The Jordan River and the Sea of Galilee are the closest things Christianity has to holy bodies of water. The Jordan River was the sight of several Old Testament miracles including Elisha ordering Naaman to bath in the Jordan so that Naaman would be cured of leprosy (2 Kings 5:14). The Jordan River plays a large role in the New Testament as the place where John the Baptist preaches and Jesus is baptized (Matthew 3). The Sea of Galilee, the lowest freshwater lake in the world with its surface 686 feet (209 meters) below sea level, is the sight of several miracles including Jesus' walking on water (John 6:19) and Jesus feeding the masses (Mathew 14: 16-20).
The Catechism of the Catholic Church ties water well into the Rite of Baptism. Water in this ritual represents the word of God, Christ’s death and rebirth, a purifier of sins, and the source of life. Catholic, Orthodox, and most Protestants require water baptisms, of "living water" i.e. fresh, because of the importance assigned to water.
The Ganges River is the major holy river in Hinduism. While holy tradition or divine acts make mundane bodies of water holy in other traditions, Hindus believe the Ganges River itself is divine. Most Hindu traditions hold that the river is the goddess Ganges. Hindus believe that water from the Ganges can wash away sins and free one from the cycle of reincarnation. Having one's ashes released into the river is seen as being completely absorbed into the goddess and heaven. There are also six other major rivers viewed as holy in Hinduism: the Yamuna, Godavari, Sarasvati, Narmada, Sindhu, and Kaveri Rivers.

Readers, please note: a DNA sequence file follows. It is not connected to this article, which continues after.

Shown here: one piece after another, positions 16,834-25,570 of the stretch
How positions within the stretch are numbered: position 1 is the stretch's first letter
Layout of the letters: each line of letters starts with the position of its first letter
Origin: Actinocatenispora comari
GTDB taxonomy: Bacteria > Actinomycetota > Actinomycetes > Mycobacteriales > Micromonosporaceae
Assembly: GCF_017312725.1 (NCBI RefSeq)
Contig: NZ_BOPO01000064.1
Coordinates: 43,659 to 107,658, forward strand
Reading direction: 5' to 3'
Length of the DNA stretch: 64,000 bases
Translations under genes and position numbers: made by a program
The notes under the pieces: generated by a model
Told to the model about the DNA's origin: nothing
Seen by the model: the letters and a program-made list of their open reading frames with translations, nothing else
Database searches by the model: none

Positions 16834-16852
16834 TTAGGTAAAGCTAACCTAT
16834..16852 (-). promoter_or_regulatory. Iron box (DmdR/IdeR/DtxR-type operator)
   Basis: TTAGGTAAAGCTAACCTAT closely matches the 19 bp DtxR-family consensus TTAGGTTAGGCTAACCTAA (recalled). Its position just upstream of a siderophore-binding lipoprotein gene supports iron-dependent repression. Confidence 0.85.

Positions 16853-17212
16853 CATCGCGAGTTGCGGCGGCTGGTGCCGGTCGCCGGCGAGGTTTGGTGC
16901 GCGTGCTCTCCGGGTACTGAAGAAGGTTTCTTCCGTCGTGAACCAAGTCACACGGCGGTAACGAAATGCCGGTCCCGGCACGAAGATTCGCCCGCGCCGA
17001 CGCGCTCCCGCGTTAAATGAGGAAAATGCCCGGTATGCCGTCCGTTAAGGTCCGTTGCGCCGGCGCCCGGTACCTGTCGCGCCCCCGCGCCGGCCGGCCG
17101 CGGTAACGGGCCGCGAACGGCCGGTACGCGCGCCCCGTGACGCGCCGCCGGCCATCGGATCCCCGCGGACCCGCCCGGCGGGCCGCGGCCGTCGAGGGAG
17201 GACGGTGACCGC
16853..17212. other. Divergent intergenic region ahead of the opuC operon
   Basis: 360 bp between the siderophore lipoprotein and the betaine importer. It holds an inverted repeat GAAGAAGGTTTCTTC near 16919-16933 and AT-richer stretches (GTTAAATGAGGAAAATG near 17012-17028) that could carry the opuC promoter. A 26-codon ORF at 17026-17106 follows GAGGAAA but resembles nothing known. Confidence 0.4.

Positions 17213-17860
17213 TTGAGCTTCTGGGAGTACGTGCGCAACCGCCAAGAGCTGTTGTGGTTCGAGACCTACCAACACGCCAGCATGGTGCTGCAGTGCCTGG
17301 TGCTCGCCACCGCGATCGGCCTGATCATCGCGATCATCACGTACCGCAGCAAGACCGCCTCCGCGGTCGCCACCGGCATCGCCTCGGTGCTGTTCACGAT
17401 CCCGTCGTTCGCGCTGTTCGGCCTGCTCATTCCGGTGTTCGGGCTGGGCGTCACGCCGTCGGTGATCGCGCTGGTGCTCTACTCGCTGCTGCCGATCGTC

Fresh water plays a major role in Hindus' daily lives. From a morning cleansing ritual to having funeral grounds next to rivers, fresh water is a must for Hindus.
On fresh water traditions within modern Judaism, whether global or local, I must admit my ignorance. However, a well trusted a graduate student in Jewish studies (and reader of this geography blog!) gave me some insight. While there is no globally-viewed holy body of water, water is used as a purifier in the mikveh bath. The rabbi states, "the mikveh is used for purposes of ritual purity, including for the use by women following menstruation. It is used for important lifecycle events in the life of men and women and is an important component in the conversion process. There must be a natural water source (living water) for the mikveh - from rainwater, a flowing stream, or from snow for a mikveh to be valid. The rituals can also take place in a living body of water like a river or the ocean."